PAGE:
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Recipe: Eric Lanlard’s Pain Au Chocolat

If you’ve got your hands on a copy of the latest issue of Homemaker and flick to page 71, you’ll see how to whip up a Cake Boy breakfast favourite, pain au chocolat. Here’s the step-by-step you need in order to make the dough for the pastries. “This recipe requires you to wake up earlier than you usually would to make them, but it’s worth it, especially for a weekend treat,” says Eric. Taken from his book, Chocolat, visit his site to see more mouth-wateringly amazing treats to feast your eyes on!

  • Recipe: Eric Lanlard’s Pain Au Chocolat
    To make 6, you'll need:
      • 250ml warm milk
      • 1 tsp dried yeast
      • 165g unsalted butter, plus extra for greasing
      • 40g golden caster sugar
      • 1 tsp salt
      • 450g plain flour, sifted, plus extra for dusting
      • 200g dark chocolate bar, broken into 12 strips
      • 1 egg, beaten
      1. Put the milk, yeast, 15g of the butter, the sugar and salt into the bowl of a freestanding mixer fitted with a dough hook, then mix well. Gradually add the flour, mixing until the dough comes away from the side of the bowl. Place the dough in a lightly floured bowl and cover with clingfilm or a damp tea towel. Leave to rise for 40 minutes at room temperature, or until the dough has almost doubled in volume.
      2. Using a rolling pin, lightly beat the remaining butter between two sheets of greaseproof paper to a 12cm x 20cm rectangle and chill.
      3. When the dough has risen, knock it back to release the air, then turn it out onto a floured surface. Roll out the dough to 20cm x 40cm. Remove the butter from the greaseproof paper and place in the centre of the dough. Fold the dough over the butter like an envelope, making sure none of the butter is exposed.
      4. Roll out the dough to an even 20cm x 50cm rectangle. Fold in thirds lengthways, like a business letter. This completes the first turn. Rotate by 90° so that the folded edge is on your left and the dough faces you like a book. Roll out again to a neat rectangle, 20cm x 50cm, and repeat the folding process. This completes the second turn. Cover with clingfilm and chill in the refrigerator for at least 30 minutes. Repeat the process so that you end up with four turns in total, then chill for a further 30 minutes.
      5. Roll out the dough on a floured surface to a 5mm thick, 20cm x 60cm, then cut into 6 strips, 10cm x 20cm. Place two strips of chocolate across the shorter length of a dough strip and roll up, enclosing the chocolate. Repeat with the remaining chocolate and dough strips. Place seam side down on a greased baking sheet and flatten them gently with your hand. Cover with clingfilm and leave to rise at room temperature for 35−40 minutes.
      6. Preheat the oven to 180°C (fan 160°C). Brush the pastries with the beaten egg and bake in the oven for 25–30 minutes, or until golden brown. Leave to cool before serving.
    Recipe: Eric Lanlard’s Pain Au Chocolat

    If you’ve got your hands on a copy of the latest issue of Homemaker and flick to page 71, you’ll see how to whip up a Cake Boy breakfast favourite, pain au chocolat. Here’s the step-by-step you need in order to make the dough for the pastries. “This recipe requires you to wake up earlier than you usually would to make them, but it’s worth it, especially for a weekend treat,” says Eric. Taken from his book, Chocolat, visit his site to see more mouth-wateringly amazing treats to feast your eyes on!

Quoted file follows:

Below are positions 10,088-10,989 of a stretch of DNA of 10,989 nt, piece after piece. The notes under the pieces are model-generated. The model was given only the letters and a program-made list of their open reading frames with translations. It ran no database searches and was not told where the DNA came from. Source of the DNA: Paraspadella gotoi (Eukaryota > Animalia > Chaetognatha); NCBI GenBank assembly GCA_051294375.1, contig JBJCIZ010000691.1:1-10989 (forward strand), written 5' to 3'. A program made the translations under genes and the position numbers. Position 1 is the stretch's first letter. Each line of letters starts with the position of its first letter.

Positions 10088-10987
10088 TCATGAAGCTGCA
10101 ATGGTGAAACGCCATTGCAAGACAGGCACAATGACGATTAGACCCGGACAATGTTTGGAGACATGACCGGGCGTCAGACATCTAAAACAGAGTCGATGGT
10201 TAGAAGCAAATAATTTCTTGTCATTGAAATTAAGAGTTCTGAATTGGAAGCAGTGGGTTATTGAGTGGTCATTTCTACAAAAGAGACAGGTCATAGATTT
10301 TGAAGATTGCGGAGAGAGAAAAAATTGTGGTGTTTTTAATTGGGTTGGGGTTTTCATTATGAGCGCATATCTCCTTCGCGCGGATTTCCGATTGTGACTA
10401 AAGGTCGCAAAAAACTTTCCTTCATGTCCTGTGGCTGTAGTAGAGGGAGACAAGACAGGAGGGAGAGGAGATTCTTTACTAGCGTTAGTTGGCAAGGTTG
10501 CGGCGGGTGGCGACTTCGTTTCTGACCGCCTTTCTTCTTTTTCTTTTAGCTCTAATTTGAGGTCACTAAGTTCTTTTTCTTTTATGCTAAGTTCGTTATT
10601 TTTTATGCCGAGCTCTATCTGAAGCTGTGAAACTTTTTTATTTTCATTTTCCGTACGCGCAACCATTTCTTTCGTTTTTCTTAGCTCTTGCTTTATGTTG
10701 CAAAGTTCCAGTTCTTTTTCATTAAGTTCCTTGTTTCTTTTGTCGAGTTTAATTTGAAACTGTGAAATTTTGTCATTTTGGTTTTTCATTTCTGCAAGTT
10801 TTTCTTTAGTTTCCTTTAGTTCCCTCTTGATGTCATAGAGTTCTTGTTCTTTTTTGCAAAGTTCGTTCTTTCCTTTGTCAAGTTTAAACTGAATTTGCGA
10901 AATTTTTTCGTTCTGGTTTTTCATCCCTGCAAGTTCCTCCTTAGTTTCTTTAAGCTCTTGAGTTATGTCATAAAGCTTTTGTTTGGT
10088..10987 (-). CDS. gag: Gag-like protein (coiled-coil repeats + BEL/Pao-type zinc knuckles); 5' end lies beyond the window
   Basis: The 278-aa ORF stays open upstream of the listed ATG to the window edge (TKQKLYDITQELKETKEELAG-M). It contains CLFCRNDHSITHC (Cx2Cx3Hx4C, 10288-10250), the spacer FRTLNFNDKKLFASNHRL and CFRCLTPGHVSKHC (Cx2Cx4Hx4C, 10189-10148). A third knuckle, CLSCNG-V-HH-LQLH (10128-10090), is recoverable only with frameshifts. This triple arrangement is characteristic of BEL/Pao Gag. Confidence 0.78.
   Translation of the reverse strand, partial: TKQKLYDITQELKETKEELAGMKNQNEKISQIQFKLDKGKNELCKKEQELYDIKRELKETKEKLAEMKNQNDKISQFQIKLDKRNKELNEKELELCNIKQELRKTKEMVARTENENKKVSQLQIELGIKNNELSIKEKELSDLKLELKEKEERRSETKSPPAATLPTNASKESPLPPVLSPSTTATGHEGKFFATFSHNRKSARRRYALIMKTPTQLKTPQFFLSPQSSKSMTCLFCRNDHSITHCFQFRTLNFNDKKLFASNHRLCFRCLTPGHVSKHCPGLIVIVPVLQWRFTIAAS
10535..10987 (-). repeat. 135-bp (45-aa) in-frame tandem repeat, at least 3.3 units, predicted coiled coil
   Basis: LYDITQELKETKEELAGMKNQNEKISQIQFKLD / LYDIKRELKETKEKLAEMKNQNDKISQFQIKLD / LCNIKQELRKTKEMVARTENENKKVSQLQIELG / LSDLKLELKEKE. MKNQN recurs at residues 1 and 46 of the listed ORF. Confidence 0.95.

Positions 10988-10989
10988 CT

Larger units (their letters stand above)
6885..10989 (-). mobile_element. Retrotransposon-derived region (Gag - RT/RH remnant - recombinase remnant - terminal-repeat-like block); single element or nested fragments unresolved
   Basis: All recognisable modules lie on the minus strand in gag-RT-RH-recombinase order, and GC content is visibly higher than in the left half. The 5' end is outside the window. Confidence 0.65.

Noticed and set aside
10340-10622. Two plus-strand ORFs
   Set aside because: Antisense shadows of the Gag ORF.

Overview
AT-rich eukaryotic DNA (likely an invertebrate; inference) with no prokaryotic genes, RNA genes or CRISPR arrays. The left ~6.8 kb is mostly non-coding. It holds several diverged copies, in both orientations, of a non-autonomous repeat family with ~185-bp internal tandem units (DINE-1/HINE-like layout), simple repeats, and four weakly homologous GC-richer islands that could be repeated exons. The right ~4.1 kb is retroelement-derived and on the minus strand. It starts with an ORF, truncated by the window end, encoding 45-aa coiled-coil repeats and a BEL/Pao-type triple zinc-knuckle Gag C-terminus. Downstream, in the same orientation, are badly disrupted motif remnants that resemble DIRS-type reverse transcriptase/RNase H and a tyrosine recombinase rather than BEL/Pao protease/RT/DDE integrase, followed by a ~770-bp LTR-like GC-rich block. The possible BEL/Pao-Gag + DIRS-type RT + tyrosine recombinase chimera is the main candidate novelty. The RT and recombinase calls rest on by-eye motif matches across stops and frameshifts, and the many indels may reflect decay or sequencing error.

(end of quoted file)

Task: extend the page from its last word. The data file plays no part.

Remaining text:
To make 6, you'll need:
      • 250ml warm milk
      • 1 tsp dried yeast
      • 165g unsalted butter, plus extra for greasing
      • 40g golden caster sugar
      • 1 tsp salt
      • 450g plain flour, sifted, plus extra for dusting
      • 200g dark chocolate bar, broken into 12 strips
      • 1 egg, beaten
      1. Put the milk, yeast, 15g of the butter, the sugar and salt into the bowl of a freestanding mixer fitted with a dough hook, then mix well. Gradually add the flour, mixing until the dough comes away from the side of the bowl. Place the dough in a lightly floured bowl and cover with clingfilm or a damp tea towel. Leave to rise for 40 minutes at room temperature, or until the dough has almost doubled in volume.
      2. Using a rolling pin, lightly beat the remaining butter between two sheets of greaseproof paper to a 12cm x 20cm rectangle and chill.
      3. When the dough has risen, knock it back to release the air, then turn it out onto a floured surface. Roll out the dough to 20cm x 40cm. Remove the butter from the greaseproof paper and place in the centre of the dough. Fold the dough over the butter like an envelope, making sure none of the butter is exposed.
      4. Roll out the dough to an even 20cm x 50cm rectangle. Fold in thirds lengthways, like a business letter. This completes the first turn. Rotate by 90° so that the folded edge is on your left and the dough faces you like a book. Roll out again to a neat rectangle, 20cm x 50cm, and repeat the folding process. This completes the second turn. Cover with clingfilm and chill in the refrigerator for at least 30 minutes. Repeat the process so that you end up with four turns in total, then chill for a further 30 minutes.
      5. Roll out the dough on a floured surface to a 5mm thick, 20cm x 60cm, then cut into 6 strips, 10cm x 20cm. Place two strips of chocolate across the shorter length of a dough strip and roll up, enclosing the chocolate. Repeat with the remaining chocolate and dough strips. Place seam side down on a greased baking sheet and flatten them gently with your hand. Cover with clingfilm and leave to rise at room temperature for 35−40 minutes.
      6. Preheat the oven to 180°C (fan 160°C). Brush the pastries with the beaten egg and bake in the oven for 25–30 minutes, or until golden brown. Leave to cool before serving.